This week, spending $2 billion to develop the downtown Gulch isn’t sitting well with the Atlanta city council, at least for now. Plus, someone has finally made a useful 3-D map showing the steepness of streets. And Ben Carson and HUD may do the unthinkable: attempt to restrict exclusionary zoning to promote affordable housing.
Weekly Links: We all love colorful, striking maps. Unfortunately, our brains aren’t great at quickly decoding lots of colors, so scientists and cartographers would like us to stop asking for colors and just embrace duller, more informative imagery. Also, a new study shows that pollution leads to cognitive decline, particularly among older men. And coastal homes prices are taking a hit due to rising sea levels.
From Facebook to Uber to electric scooters, corporations are demanding we change our behavior to adapt to their profit-driven technology. This is nothing new, but why do we continue to let it happen?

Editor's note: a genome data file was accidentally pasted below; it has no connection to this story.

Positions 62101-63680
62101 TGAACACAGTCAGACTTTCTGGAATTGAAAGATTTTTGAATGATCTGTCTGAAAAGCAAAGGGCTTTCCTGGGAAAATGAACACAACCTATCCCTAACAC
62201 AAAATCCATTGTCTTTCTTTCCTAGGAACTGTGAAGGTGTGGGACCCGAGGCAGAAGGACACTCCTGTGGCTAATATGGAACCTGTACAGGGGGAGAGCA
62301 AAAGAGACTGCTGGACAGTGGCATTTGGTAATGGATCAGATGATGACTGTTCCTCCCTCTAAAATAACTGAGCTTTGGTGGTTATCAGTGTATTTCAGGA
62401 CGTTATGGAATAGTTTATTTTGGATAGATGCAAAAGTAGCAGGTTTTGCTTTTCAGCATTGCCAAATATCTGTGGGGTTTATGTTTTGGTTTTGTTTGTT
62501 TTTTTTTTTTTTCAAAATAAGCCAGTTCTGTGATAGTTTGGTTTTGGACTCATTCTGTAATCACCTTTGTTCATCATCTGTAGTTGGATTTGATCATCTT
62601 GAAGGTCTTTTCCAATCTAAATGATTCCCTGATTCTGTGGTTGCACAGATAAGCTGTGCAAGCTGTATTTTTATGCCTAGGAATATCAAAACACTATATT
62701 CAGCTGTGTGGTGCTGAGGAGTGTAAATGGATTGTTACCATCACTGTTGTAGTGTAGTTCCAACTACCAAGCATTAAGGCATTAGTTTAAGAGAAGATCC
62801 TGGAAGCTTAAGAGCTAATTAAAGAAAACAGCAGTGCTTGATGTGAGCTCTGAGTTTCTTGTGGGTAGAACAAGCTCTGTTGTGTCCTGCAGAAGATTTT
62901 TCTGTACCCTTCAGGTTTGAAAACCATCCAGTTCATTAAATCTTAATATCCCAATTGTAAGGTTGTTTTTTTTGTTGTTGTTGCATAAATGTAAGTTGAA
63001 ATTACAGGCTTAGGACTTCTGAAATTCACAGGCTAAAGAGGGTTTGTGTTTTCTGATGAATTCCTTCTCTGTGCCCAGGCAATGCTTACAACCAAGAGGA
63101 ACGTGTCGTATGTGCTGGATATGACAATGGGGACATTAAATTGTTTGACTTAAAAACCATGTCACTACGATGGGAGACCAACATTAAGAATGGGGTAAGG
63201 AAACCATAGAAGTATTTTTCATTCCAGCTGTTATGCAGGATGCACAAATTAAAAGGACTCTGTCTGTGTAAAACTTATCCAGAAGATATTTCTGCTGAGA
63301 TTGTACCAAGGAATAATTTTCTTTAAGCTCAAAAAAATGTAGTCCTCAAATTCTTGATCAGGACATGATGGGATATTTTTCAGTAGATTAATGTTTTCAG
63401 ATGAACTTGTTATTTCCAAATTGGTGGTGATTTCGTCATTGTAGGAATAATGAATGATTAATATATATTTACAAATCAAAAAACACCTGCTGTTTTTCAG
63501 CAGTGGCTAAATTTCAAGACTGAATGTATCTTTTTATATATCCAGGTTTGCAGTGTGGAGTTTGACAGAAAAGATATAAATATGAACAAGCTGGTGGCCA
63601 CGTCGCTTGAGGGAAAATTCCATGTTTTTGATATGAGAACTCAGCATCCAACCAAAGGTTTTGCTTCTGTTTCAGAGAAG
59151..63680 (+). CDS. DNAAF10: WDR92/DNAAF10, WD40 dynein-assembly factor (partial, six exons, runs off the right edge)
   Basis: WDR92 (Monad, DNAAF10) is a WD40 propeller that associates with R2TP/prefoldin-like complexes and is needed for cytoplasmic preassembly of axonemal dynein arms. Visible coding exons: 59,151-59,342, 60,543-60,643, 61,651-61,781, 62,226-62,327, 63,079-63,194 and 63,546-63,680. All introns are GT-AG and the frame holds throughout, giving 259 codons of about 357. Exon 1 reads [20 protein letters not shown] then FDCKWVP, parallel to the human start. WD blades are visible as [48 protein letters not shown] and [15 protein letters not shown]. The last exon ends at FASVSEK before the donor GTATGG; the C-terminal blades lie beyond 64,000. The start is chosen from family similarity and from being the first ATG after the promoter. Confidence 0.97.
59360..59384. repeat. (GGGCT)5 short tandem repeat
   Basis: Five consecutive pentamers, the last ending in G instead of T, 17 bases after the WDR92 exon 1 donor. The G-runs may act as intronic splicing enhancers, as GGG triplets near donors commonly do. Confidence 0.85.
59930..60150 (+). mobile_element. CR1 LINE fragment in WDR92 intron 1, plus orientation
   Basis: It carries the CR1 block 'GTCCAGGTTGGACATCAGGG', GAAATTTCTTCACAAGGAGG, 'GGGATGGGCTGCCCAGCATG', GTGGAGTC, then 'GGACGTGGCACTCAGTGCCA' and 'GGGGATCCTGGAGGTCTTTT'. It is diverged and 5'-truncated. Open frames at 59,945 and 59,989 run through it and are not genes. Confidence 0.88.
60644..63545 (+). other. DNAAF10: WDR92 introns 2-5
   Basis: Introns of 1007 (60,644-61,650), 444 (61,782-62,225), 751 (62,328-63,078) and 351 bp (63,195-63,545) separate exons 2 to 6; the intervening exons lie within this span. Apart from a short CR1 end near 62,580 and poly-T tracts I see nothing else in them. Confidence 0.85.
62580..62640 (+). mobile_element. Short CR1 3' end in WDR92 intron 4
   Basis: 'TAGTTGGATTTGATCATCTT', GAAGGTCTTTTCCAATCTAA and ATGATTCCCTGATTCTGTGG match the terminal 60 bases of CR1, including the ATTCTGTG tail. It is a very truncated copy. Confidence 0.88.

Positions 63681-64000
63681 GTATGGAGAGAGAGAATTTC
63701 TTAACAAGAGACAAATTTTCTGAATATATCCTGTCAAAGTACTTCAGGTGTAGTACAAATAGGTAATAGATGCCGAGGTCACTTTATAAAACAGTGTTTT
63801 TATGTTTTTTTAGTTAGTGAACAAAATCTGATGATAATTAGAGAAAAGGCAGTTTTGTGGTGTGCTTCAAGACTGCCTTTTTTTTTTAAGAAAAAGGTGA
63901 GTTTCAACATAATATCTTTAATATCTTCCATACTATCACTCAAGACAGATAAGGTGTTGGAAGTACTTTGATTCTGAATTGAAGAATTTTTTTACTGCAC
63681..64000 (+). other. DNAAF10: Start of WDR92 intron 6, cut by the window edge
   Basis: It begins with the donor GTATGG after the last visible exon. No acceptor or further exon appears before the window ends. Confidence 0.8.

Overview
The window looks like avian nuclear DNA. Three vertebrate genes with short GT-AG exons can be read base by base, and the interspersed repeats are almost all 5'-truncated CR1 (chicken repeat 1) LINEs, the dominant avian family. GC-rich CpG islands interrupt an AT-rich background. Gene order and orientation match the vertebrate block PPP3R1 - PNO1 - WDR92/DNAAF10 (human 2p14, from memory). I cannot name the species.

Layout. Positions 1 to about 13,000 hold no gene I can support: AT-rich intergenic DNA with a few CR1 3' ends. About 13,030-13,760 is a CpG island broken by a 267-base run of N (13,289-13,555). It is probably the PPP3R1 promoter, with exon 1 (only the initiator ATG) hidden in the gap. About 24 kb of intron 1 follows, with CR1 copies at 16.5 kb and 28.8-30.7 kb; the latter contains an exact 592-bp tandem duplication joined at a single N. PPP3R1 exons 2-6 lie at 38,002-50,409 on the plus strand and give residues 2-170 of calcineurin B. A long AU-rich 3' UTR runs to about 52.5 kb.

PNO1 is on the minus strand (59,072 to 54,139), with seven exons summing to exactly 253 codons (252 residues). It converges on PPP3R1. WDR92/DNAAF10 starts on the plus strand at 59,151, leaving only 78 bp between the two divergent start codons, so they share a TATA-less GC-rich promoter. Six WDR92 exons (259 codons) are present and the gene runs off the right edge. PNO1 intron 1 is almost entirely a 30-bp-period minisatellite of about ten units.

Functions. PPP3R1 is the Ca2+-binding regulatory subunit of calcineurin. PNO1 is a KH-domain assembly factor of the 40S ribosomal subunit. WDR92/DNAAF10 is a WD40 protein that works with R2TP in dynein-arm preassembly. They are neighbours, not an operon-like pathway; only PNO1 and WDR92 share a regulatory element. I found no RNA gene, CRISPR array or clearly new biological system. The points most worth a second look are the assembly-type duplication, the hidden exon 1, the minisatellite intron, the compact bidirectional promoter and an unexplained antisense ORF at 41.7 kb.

This week, what’s the deal with the recent poll showing that only 66% of young people firmly believe the Earth is round? And, when are we getting our long promised glow-in-the-dark trees to replace city street lamps? Plus, leave it to this EPA to propose a regulation that it admits will result in 1,400 more deaths.
Three years after Tybee Island business owners objected to a proposed plastic bag ban and the Georgia Senate passed a bill prohibiting cities from adopting such bans, the nation’s largest grocer said it will eliminate plastic bags from all its stores.
This week, a global livability study says Atlanta fell in the rankings due to riots. Ah…okay. Also, as part of the ongoing Amazon charade, Atlanta will apparently offer the company $1 billion in incentives to locate their HQ2 campus in the downtown gulch. And Atlanta officials are finally treating public signs like works of art that actually try to inform people of rules.
Weekly Links: America dedicates 40% of its land to raising and feeding livestock, California’s Carr Fire may have produced an actual fire tornado with winds of 150 mph, and an intriguing map shows that the land that now comprises modern day Atlanta was a nexus point for three major Native American communities.
Much like harvesting natural resources on Earth, mining asteroids presents a number of socioeconomic and normal destruction-of-Earth issues, though we do have a good set of rules and regulations designed to address those issues. Oh wait, we meant *don’t have.